What is frailty?
Physical frailty consists of three or more of the following symptoms: weight loss, muscle weakness, fatigue, slow walking speed and reduced physical function. Frailty frequently impacts health-related outcomes in patients with chronic disease.
Unlike most advanced chronic disease complications, frailty is potentially modifiable with changes in nutrition and exercise therapy. Adhering to a regular exercise program can potentially increase physical function, as well as improve recovery time post-transplant surgery and decrease risk of complications.
Benefits of Exercise
- Improved blood pressure control
- Improved muscle strength
- Lowered level of blood fats
- Better control of body weight
- Stronger bones
- Better sleep
- Reduced risk of falls
- Improved energy levels
When to Exercise
- Try to dedicate a time during the day to exercise so that it becomes a daily part of your routine. Exercise when it is convenient.
- Do not exercise outdoors when it is very humid or very cold. Find alternatives such as an indoor walking track or mall walking.
When to Stop Exercising
- If you feel very fatigued, very short of breath or develop any chest pain or tightness, STOP exercising immediately.
- If you develop an irregular heart rate, STOP exercising.
- If you feel dizzy or nauseated, STOP exercising.
- If any concerns arise after stopping the exercise, contact your doctor or physiotherapist.
- Use common sense and listen to your body!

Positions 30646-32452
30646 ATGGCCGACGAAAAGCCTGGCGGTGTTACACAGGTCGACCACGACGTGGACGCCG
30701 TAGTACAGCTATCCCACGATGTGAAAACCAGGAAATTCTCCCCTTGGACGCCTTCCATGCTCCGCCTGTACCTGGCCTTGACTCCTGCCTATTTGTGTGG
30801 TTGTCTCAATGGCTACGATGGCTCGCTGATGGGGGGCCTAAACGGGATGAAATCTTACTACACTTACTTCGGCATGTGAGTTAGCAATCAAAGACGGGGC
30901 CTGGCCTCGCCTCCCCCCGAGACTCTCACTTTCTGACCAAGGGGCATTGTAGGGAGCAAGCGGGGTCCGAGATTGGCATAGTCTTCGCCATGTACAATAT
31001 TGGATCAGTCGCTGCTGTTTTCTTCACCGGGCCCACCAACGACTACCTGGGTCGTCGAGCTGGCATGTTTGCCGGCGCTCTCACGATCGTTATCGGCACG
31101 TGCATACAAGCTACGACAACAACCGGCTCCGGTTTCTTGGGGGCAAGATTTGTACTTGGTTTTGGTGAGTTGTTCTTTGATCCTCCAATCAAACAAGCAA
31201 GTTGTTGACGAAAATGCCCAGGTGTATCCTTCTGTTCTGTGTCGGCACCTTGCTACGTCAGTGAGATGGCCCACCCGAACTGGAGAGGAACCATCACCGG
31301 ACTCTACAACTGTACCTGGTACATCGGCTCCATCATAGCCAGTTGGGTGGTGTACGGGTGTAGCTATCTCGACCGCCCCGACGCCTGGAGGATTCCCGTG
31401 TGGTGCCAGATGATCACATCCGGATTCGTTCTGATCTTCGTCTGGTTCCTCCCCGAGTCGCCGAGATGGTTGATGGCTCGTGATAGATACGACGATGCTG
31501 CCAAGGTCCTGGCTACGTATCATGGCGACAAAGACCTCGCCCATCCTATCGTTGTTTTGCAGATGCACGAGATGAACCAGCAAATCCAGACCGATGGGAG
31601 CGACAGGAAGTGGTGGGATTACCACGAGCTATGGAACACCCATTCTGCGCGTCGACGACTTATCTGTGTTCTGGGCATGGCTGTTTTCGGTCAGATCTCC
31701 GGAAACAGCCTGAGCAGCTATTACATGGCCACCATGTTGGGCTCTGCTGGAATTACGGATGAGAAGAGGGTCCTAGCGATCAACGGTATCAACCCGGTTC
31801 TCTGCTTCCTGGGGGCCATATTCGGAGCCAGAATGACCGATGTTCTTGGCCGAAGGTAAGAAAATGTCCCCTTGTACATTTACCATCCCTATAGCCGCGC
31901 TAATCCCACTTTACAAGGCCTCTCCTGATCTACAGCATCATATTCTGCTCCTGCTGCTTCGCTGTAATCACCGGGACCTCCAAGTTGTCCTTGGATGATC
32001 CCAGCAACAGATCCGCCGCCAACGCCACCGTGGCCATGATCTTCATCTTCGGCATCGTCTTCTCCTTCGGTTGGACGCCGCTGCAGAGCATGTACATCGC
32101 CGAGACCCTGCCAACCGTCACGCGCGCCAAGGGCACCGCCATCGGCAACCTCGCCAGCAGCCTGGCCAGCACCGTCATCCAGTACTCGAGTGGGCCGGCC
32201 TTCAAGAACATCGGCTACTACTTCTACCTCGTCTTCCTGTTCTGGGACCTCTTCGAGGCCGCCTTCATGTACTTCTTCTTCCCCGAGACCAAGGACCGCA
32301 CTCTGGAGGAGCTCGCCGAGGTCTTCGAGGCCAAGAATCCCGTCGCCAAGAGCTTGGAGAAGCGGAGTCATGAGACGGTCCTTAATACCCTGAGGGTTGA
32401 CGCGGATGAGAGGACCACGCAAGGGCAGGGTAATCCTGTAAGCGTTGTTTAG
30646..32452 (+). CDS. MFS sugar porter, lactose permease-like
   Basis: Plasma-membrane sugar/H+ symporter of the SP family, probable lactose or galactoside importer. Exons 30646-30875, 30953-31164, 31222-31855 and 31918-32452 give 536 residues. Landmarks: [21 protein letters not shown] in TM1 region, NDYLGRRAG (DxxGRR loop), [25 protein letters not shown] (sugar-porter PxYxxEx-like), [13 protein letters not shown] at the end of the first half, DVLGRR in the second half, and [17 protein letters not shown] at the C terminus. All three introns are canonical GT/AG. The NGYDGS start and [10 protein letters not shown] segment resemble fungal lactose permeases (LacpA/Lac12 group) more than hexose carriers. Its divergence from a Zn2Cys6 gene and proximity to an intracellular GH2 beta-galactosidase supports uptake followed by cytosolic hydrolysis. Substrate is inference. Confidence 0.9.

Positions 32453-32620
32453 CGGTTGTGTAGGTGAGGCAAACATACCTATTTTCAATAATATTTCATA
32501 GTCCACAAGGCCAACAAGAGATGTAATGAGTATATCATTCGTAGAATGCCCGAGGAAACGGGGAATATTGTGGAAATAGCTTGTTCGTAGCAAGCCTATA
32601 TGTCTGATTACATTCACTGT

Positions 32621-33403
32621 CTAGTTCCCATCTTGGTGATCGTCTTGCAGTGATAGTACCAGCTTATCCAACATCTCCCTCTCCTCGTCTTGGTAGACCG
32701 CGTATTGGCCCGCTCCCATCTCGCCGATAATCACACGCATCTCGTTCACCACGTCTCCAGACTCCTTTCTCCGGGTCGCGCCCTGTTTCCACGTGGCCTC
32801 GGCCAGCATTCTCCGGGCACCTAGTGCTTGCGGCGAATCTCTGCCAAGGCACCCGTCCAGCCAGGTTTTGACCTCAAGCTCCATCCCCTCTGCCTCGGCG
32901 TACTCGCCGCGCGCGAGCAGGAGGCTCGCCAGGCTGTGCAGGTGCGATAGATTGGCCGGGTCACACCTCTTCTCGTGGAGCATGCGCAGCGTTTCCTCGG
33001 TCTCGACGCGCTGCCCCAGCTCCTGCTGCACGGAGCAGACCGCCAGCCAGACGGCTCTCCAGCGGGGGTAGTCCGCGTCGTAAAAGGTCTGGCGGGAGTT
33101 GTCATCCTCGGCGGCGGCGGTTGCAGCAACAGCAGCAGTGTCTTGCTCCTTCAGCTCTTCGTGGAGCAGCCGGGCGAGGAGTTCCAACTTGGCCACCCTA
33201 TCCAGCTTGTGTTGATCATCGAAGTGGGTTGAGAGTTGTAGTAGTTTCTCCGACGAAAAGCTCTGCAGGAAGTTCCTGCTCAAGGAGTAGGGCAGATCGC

Components of an Exercise Program
Aerobic exercise is an activity in which you need to move large muscle groups continuously to increase your heart rate and improve your cardiovascular health and stamina (ex. walking, stationary biking).
How to Progress Aerobic Exercise
- Start with (insert number of minutes here) minutes of (Insert activity here). Progress by one minute every day that you can, until you reach the goal of 30-40 minutes.
- You may have to start slowly and do some form of exercise in intervals
(e.g., walk for a few minutes, have a rest break and then continue).
- To benefit from an aerobic exercise program, you should exercise most days of the week.
- If you feel good enough to exercise for longer periods of time (e.g., 30-40 minutes), continue to progress yourself, but do not over-exert yourself.
How Hard to Exercise
- Generally, a person benefits from continuous exercise that gets you slightly short of breath.
- A good way to measure your shortness of breath is to see if you can carry on a conversation while exercising. If you can, you are not over-exerting yourself and are exercising at the correct intensity. If you are not short of breath at all, you could probably pick up the pace a bit.
- Generally, within 30 minutes after exercising, you should feel “normal” again.
- When exercising, keep in mind the RAMP principle:
- Start exercising lightly
- Pick up the pace as tolerated and gradually increase the intensity
- Slow down the exercise again as you are about to finish
Resistance training increases muscle strength and endurance by making your muscles move against gravity or by adding weighted dumbbells.
See attached exercise sheets for pictures of resistance exercises. You should be doing these exercises most days of the week.
How to Progress Resistance Exercise
- The muscle you are working should feel fatigued on the last few repetitions, but not to the point where you can’t do another repetition.
- Once 30 repetitions are easy then increase your weight by 1lbs and drop your repetitions to 15. Repeat.